Workplace bullying takes many forms, from verbal abuse, offensive behaviours, and unjustified criticism to singling someone out for the wrong reasons. There are also more subtle ways which include micro-management, deliberately excluding certain employees and making them feel embarrassed or humiliated, all of which can still continue via remote communication methods.
And, with it becoming increasingly difficult to separate work and home, many employees can feel like there’s no escape. If they speak out, what will happen? Will they be believed? Is it too embarrassing to share what’s happening with family members?
It’s an incredibly lonely time for those feeling this way and that’s why there needs to be a greater effort from employers.
Whether it’s physical or emotional, any kind of abuse in a relationship can lead to loneliness and the understandable feeling of isolation.
The sad thing is many victims now don’t have the chance to escape the abuse even for a moment, causing them to feel more alone than ever before. They have to stay silent and suffer the agony of being locked in a house with the person they fear the most.
It is thought that global domestic abuse cases escalated by 20 per cent throughout the pandemic, a shocking and heart breaking revelation.
But how can they speak out when their partners have led them to believe that no one around them cares? How can they speak out when they are fearful of what will happen to them if they do?
Employers can help.
Five ways that employers can help tackle loneliness and isolation
- Give employees more autonomy over their roles by allowing them the flexibility to balance family commitments. This doesn’t mean throwing deadlines to the wind, it’s more about allowing people the flexibility to manage their work and home responsibilities in a way that works best for them.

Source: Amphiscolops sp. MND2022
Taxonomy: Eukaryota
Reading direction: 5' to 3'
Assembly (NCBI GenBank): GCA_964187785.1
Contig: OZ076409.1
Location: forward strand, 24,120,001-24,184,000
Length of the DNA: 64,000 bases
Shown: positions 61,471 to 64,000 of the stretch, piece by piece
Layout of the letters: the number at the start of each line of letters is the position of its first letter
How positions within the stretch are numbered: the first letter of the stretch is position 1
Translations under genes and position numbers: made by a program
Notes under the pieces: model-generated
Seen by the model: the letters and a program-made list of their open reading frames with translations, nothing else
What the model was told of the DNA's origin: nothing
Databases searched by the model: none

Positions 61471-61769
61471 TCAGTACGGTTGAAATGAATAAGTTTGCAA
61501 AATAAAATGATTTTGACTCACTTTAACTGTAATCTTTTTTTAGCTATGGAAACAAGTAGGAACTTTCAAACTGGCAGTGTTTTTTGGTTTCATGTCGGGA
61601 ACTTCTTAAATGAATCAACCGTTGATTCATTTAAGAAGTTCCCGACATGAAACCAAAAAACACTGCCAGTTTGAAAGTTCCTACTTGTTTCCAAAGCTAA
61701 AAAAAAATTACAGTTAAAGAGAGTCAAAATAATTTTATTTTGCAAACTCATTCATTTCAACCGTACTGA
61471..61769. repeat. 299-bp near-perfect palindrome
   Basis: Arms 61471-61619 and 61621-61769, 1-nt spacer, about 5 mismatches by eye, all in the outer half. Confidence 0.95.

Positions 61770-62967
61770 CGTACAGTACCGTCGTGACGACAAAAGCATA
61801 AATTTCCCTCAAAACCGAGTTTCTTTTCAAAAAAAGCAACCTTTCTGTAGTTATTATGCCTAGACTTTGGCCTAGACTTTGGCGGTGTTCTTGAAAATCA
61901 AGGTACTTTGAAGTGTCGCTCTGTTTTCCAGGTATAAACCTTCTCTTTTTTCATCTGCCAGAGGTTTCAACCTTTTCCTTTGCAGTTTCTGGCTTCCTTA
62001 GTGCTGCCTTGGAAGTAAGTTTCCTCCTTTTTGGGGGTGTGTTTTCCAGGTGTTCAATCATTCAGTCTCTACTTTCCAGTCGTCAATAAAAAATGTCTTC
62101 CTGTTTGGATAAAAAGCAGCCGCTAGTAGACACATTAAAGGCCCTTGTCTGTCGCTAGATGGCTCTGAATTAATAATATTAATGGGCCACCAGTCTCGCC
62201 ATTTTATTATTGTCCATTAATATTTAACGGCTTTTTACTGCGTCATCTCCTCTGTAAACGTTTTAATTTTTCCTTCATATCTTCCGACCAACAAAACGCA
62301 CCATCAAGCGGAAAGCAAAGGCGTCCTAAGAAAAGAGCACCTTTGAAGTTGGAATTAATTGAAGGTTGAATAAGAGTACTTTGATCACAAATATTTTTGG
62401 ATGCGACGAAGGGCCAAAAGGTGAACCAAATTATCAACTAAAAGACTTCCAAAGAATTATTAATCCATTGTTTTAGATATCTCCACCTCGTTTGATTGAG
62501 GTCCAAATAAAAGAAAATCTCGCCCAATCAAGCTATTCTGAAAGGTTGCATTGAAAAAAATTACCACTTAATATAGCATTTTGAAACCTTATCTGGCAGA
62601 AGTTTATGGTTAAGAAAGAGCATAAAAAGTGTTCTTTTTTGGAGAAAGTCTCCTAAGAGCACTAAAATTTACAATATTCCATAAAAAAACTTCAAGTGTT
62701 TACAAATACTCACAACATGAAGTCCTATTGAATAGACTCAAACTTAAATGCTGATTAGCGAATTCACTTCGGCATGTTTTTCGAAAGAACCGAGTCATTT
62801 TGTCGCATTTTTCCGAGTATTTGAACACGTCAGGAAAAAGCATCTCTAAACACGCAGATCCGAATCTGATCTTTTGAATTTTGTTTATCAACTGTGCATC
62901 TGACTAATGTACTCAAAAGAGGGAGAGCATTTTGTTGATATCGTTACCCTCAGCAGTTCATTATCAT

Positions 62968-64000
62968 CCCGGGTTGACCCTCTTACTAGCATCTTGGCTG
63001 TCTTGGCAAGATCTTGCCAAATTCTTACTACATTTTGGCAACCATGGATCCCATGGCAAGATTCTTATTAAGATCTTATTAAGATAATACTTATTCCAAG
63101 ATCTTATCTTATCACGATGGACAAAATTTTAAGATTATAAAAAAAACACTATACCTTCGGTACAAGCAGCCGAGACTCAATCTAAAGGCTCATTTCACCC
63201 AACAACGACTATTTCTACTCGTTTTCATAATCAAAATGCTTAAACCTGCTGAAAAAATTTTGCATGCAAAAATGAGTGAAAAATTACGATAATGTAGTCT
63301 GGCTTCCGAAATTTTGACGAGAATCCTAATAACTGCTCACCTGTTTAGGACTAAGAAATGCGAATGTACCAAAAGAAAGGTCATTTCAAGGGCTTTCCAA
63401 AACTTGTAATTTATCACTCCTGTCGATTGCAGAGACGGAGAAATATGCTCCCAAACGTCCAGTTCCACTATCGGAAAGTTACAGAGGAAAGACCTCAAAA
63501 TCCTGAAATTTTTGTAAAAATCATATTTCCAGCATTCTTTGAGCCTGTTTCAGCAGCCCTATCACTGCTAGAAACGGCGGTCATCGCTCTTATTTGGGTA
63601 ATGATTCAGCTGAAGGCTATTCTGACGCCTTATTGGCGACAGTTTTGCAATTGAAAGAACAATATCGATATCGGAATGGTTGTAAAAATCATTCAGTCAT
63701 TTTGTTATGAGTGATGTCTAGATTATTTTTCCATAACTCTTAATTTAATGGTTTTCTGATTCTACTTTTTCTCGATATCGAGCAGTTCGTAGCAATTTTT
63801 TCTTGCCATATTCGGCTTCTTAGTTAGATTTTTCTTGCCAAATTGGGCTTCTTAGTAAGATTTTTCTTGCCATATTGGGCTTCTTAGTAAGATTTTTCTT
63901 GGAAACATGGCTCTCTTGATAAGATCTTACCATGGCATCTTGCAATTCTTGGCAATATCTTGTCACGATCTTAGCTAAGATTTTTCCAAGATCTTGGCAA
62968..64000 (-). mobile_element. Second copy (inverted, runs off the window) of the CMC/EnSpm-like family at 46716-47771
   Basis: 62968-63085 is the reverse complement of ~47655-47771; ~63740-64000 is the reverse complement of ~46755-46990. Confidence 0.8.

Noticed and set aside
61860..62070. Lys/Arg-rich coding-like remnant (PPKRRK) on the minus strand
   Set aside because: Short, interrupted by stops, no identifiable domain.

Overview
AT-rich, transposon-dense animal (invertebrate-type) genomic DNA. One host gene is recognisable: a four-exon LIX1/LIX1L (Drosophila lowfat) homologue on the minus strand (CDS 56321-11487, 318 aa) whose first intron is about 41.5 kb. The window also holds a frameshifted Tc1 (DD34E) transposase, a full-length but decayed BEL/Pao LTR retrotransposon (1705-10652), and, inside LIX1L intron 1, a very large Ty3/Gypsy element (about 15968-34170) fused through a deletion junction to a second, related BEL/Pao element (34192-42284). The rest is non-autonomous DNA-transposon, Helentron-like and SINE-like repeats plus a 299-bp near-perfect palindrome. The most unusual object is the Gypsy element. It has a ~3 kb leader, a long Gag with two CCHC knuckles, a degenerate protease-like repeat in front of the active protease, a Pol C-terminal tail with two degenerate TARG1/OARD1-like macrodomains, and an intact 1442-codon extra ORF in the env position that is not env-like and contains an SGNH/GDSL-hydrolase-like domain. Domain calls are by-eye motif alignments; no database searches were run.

- Create a culture of understanding and acceptance that we’re all experiencing current circumstances differently, and that we each need the time to process how we feel.
- Signpost employees to in-house and external support. As an employer, you may have a number of services available to employees to support them during difficult times. Make these services as easy to access as possible, and make sure that you’re communicating these services as much as possible. In areas where you do not offer in-house support, ensure you plug those gaps by providing details of any external support services such as the Samaritans or the NHS.
- Foster open communication. To enable people to feel connected to the workplace and those that they work with, ensure that all decisions and news bulletins are communicated across the organisation. In addition, encourage and enable employees to voice their own thoughts and reflections in both a direct and forum-based manner.
- Encourage colleagues to engage with one another. Utilise space and time to check in with each other to make sure everyone is ok, to share any lessons learnt, or to share hobbies, interests, or talents. Being part of, and by contributing to, our workplace community helps foster a greater sense of connection.
Co-founder and Executive Director at HR, health and wellbeing firm, Everyday Juice Ltd. Passionate about creating healthy, happy places for people to work, Gary works with businesses and organisations to ensure that wellbeing is part of the complete employee lifecycle, and through the Juice technology, enables them to bring each of their employees together through common interest.